24 packs per box, 10 cards per pack.
*No endorsement implied.
Base Set: 250 cards (no short-prints)
Artist Proof: 250 cards (1:24, limited to 475 copies)
Can't Miss: 12 cards (1:24, limited to 9900)
Big Sticks: 12 cards (1:48, limited to 4950)
Sure Shots: 10 cards (1:90, limited to 3168)
Base Set: 237 of 250 (94.80%)
1 Artist Proof: Darren Lewis
1 Can't Miss!: C. Floyd
1 Big Sticks: C. Ripken, Jr.
Ah, 1995 Select. The memories....
In the summer of '95 I had just arrived from basic training at my first duty station. I never lived outside the greater Philadelphia area before, so it took some time for me to adjust to my new life. Fortunately for me, there were two Hobby shops within walking distance of the base’s front gate; and about every-other month there was a card show at one of the many casino hotels that lined the Mississippi Gulf Coast. My cardboard addiction would be fully sated.
It was around the time I was first allowed to leave the base when Pinnacle Brands released 1995 Select baseball. The novelty behind Select was that only 4950 24-box cases would be made, and that each individual waxbox would be serial-numbered.
For those of you that have been out of The Hobby for a while, and/or don't remember what The Hobby was like in the mid-90s, the practice of card manufacturers announcing the production figures of specific products was The Hobby’s gimmick of the moment. Topps kicked it all off when it debuted Finest in 1993 with the statement that only 4000 cases would be made. Later that year, Donruss stated that would only make 6250 12-box cases of Leaf Update. Pinnacle got into the act by serial-numbering each one of the 1950 24-box cases of 1993 Select Rookie/Traded. The following year it spread to Donruss (17,500 cases of each series), Leaf Limited and Leaf Limited Rookies (60,000 and 30,000 serial-numbered waxboxes, respectively), and ’94 Select (4950 cases of each series).
So what’s the big deal, you ask? Plenty. Armed with these nuggets of information, as well as other variables like set size and stated insertion ratio, one could figure out exactly how many copies of each individual card (insert, parallel, and base) were in circulation with a simple pocket calculator. So although they were not serial-numbered, it didn't much effort to figure out that only 241 copies of 1993 Finest Refractor were issued. And using the same method, only 475 copies of each one-per-box 1995 Select Artist Proof parallel were printed.
A card limited to 475 copies doesn’t seem to be all that “scarce” – and by the standards of 2008, it’s not. But in the fin-de-siècle Hobby, a card limited to 475 was considered scarce, and the thought being guaranteed of such a card in each box was the main reason why Select flew off the shelves when it was released.
By the summer of ’95 it had been four months since I bought any cards, so I was stoked to rip into a box of Select. The 1994 version was (and still remains) one of my favorite card sets, and the ’95 version – with the exception of the new Artist Proofs, and the elimination of a second series – was virtually unchanged. The problem was for me was that very few of those 4950 cases made their way to Biloxi, Mississippi.
You know those two Hobby stores just outside the base I was talking about? One never bothered to order this product and the other....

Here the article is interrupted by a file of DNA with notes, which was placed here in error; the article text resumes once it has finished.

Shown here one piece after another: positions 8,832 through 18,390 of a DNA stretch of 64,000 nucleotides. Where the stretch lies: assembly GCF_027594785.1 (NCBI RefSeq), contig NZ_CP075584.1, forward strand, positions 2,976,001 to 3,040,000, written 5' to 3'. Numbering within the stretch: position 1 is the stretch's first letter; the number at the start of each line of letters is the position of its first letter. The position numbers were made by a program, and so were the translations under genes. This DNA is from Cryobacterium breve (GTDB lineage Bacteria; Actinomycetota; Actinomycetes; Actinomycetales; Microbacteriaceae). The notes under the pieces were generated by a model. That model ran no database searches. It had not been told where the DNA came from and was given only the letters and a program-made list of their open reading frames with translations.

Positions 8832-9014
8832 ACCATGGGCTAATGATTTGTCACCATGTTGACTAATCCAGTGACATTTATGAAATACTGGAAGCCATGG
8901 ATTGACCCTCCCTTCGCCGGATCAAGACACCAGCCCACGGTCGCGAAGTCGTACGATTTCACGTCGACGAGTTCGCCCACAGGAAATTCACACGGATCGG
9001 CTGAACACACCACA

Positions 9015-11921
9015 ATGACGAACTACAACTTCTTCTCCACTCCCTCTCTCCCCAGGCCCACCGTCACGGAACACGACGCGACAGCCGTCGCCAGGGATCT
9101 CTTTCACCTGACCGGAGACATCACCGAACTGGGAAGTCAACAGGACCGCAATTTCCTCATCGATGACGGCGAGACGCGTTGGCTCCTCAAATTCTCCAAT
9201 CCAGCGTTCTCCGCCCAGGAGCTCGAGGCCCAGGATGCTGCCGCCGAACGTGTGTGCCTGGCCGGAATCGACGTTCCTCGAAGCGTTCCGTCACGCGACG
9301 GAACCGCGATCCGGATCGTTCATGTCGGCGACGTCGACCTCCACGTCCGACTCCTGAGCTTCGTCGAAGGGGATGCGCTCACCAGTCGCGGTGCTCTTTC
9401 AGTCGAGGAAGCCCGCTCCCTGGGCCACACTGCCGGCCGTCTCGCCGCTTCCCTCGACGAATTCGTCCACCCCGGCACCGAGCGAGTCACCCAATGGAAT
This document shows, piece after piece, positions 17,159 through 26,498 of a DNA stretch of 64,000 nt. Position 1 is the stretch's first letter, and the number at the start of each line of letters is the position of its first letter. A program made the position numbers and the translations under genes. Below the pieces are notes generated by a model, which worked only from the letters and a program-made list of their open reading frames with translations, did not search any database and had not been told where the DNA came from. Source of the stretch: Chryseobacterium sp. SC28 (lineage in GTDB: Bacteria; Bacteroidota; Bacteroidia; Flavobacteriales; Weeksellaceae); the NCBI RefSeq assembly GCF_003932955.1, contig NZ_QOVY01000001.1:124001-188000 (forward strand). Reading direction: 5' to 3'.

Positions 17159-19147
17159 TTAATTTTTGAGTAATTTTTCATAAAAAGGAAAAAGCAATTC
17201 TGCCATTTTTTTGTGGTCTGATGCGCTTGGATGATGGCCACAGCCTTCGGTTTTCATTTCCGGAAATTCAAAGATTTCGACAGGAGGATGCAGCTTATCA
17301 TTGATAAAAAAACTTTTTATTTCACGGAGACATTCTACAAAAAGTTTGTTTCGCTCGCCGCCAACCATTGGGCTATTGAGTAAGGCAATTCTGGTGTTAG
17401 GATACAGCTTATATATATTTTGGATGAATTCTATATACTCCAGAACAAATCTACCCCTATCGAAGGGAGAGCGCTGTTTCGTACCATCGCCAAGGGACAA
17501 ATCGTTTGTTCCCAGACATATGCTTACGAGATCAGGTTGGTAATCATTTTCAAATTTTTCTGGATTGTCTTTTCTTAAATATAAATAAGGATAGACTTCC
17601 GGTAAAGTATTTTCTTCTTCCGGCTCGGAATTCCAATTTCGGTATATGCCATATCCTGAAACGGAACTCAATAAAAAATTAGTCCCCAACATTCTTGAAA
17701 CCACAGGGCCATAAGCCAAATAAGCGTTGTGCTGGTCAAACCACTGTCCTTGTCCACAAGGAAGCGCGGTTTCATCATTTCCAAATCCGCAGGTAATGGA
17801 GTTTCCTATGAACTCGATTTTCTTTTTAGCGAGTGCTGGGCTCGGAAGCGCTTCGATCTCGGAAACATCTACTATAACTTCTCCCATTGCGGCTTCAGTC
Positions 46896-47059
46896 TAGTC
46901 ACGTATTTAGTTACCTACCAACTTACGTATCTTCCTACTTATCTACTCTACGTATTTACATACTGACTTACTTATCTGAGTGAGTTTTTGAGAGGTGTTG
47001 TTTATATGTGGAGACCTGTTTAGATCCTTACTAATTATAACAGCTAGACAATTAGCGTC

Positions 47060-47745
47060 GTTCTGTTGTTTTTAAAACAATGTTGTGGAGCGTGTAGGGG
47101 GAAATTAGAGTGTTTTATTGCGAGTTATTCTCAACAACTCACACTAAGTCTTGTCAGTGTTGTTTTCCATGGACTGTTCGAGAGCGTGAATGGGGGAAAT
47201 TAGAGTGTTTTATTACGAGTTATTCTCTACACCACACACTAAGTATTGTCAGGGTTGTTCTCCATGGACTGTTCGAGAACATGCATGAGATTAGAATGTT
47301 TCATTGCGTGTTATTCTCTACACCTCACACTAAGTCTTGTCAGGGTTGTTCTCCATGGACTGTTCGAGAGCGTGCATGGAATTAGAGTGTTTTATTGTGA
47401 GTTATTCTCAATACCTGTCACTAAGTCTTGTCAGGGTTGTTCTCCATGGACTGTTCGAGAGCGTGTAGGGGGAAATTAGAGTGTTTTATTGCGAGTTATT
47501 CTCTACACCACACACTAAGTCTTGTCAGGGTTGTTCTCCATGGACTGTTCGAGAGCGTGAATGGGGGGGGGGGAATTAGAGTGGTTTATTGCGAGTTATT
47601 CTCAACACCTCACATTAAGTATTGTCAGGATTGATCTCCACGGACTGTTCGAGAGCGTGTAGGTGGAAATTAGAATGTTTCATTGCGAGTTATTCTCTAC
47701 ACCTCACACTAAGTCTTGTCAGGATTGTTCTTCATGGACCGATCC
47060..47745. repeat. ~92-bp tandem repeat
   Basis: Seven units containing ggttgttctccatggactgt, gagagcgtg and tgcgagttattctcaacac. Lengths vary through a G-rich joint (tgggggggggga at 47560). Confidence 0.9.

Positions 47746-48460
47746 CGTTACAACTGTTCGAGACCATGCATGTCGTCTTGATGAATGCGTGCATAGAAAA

I rarely bought any wax from that guy -- just singles. For some reason, regardless of the product, or the cost, most of his waxboxes cost $68 -- and that's what he wanted for a box of '95 Select. And so, I took a pass on 1995 Select.
As I mentioned on APAD, this is a product that I waited 13 years to bust, and I found a box for $19.95 at Pittsburgh Sports Wholesale. Was it worth the wait?
Let me put it this way, if you were to go back in time and speak to A1C Harris, I'm sure he'd be ecstatic with a waxbox that yielded 94.8% of the base set and a $75 Cal Ripken, Jr. insert. (According to the September 1995 issue of Beckett, a Big Sticks insert of a fresh-from-breaking-Lou-Gehrig’s-record Cal Ripken, Jr. booked for $75.) While it only books for $25 now, I’m still satisfied with my purchase.
The base set is 250 cards, and although there are no RCs, (there are two second-year A-Rods) it is a very nice looking, well designed card set. For the second consecutive year, all of the base cards -- with the exception of the "Select Rookie" and "Showtime" subsets -- are oriented horizontally and have two photos. All the usual suspects are here, along with a few players you may have forgotten about. (Where have you gone Jason Jacome?)
Like I mentioned, the hot insert in '95 Select was the one-per-box Artist Proofs. But there are three other inserts to chase after. In addition to the 1:48/pack Big Sticks of Cal Ripken, Jr., I pulled a Cliff Floyd Can’t Miss! Can’t Miss! was the designated one-per-box "super hot prospect" insert that was standard issue in most “premium” level products. While the 12-card checklist had some players who did miss, (i.e. Billy Ashley) what makes Can't Miss! special was the Dufex. I've always been a mark for the Dufex, and if there’s one thing I miss about Pinnacle Brands it’s these cards.
The other insert, which I did not receive a card from, was the 1:90/pack Sure Shots. Sure Shots were another Dufex-based set, this one starring ten of the top picks of the 1994 Draft. Unfortunately, with the exception of Paul Konerko, the draft class of '94 never distinguished itself, and these cards (including the Konerko) can be had cheap.
Product Rating: 3 Gumsticks (out of five)
1995 Select is a Hobby time machine. It’s a throwback to a time in The Hobby when a $2/pack product was considered “premium” and when scarcity was measured in the hundreds and thousands. If you’ve got $20 burning a hole in your pocket, and can’t stand the thought of blowing it on two packs of Topps Co-Signers, pick up a box of 1995 Select.